Heather Kojan is a contributor to Classic Modern Quilts. Today, as part of our continuation of National Sewing Month, she's presenting a wonderful tutorial on making a Maple Leaf mini quilt!
It's time to start thinking about fall. And when I
think about fall, I think about Maple Leaf blocks. And yes, I'm (almost) always
thinking in terms of quilt blocks. I
love the maple leaf block. It's in my top five favorite blocks, along with Log Cabin, LeMoyne Star, Shoo Fly and Churn Dash.
celebrate the upcoming season and National Sewing Month, I made this mini quilt
(only about 13˝ square). I'm calling it Maple Mini! (I've given up on
clever quilt names. Honestly, I'd be happy naming them Quilt 1, Quilt 2, etc.)
It was a
lot of fun to make, fairly easy, and I thought I'd write up a little tutorial
if you'd like to make one for yourself.
4 each of at least 6 ½˝ x 8 ½˝ or a 3 ½' x
(2) 3˝ squares
2 ½˝ squares
(1) fat quarter or ¼ yard
(8) 3˝ squares
(4) 2 ½˝ squares
Binding: (2) 1 ¼˝ x width of fabric
Backing fabric: one square 15˝ x 15˝
Batting: one square 15˝ x 15˝
Use ¼˝ seam allowance throughout.
Finished size: 13˝ x 13˝
Take each of your background 3˝ squares. Draw a
diagonal line on the wrong side of the background fabric from one corner to the
opposite corner (I like to use a mechanical pencil). Pair each with a print
3˝ square. Place squares right sides together. Stitch a seam ¼˝ away
from each side of the drawn line. Cut on diagonal line to create 2 half-square
triangle units. Press seams towards darker fabrics. Trim to 2 ½˝ square. Repeat
for remaining squares. You should have 4 half-square triangle units of each print/background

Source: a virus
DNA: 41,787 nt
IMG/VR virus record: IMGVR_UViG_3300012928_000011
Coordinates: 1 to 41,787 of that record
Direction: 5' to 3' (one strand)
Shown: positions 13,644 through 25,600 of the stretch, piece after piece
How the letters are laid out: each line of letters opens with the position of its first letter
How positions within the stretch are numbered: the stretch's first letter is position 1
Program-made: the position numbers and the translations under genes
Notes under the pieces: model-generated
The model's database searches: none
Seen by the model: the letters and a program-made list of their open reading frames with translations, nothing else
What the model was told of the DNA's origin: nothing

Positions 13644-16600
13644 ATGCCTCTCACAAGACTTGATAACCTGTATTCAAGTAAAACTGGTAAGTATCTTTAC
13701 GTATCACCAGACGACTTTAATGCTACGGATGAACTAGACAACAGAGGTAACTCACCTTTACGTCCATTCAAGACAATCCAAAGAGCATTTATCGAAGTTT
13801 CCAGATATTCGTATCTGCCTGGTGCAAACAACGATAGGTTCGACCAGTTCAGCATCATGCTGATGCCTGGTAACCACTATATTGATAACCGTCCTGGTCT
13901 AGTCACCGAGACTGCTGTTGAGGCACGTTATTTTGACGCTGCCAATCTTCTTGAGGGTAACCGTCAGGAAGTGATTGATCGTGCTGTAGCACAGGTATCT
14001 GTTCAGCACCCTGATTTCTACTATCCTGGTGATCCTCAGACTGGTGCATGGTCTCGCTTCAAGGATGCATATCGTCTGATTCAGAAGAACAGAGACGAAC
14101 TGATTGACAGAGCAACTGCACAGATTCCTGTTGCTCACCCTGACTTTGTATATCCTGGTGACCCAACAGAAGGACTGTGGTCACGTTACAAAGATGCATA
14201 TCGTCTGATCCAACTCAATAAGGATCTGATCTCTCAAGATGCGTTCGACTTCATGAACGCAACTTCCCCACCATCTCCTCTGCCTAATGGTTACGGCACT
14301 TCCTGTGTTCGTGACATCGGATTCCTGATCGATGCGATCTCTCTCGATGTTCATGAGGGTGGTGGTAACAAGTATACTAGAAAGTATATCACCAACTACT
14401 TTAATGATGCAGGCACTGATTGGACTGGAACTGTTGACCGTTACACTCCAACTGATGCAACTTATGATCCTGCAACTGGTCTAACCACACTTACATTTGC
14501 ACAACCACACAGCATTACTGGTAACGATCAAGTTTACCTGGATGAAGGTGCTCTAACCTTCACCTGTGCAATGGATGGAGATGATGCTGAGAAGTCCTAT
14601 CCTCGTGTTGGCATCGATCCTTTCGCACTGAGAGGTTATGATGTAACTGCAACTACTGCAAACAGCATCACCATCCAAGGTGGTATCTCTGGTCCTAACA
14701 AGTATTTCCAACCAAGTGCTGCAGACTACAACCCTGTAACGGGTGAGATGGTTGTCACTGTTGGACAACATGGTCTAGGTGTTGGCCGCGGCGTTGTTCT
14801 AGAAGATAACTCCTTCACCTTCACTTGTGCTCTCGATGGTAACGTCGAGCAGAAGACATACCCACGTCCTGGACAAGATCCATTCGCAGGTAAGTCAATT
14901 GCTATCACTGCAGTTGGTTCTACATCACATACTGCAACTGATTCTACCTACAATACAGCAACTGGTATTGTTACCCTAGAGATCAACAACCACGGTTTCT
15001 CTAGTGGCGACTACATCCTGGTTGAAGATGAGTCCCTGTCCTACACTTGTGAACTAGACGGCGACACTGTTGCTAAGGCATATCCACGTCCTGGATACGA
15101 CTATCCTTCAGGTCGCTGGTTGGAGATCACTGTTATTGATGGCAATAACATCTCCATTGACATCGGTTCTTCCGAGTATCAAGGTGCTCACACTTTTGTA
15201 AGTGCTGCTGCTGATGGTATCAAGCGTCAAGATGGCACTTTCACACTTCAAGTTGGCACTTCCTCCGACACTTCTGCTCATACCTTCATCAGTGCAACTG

Make the stems:
Take (1) 2 ½˝ square of print fabric and (2) 2˝ squares of background fabric. On each of the background fabrics, draw a
diagonal line from one corner to the opposite corner. Place one background
square on your print square, right sides together, matching up the corners. Stitch
on drawn line.
Press background away from print fabric. Place second background square in the opposite
corner. Stitch on drawn line. Press background fabric as before. You can trim
the extra background/print fabric ¼˝ away from the seam if desired. Repeat
for remaining 3 stem units.
Lay out your pieces as shown below. Stitch together columns
A and B. Add column C. Press resulting rows 1 and 3 in one direction, row 2 in
the opposite direction. Stitch rows 1 and 2 together, nesting the seams as you
go. Add row 3. Press.
Arrange your 4 maple leaf blocks as shown in the sample.
Feel free to change the orientation of the leaves as you wish.
Quilt as desired. I did straight-line stitching, following
the lines of the leaves.
On mini quilts, I'll often do single-fold binding. To do
this, I join binding strips on the diagonal. On one long edge, press a seam
¼˝ to the wrong side of the fabric. This edge will be folded to the back
of the quilt. Sew the binding to the
quilt top as usual, matching the raw edges. Turn the binding to the back of the
quilt and hand stitch the binding to the back.
Enjoy your Maple
contributing author of
Classic Modern Quilts, I'm so happy to be welcomed into the
C&T Publishing family!
I'd love for you to visit my blog:
Happy Fall and National Sewing Month!
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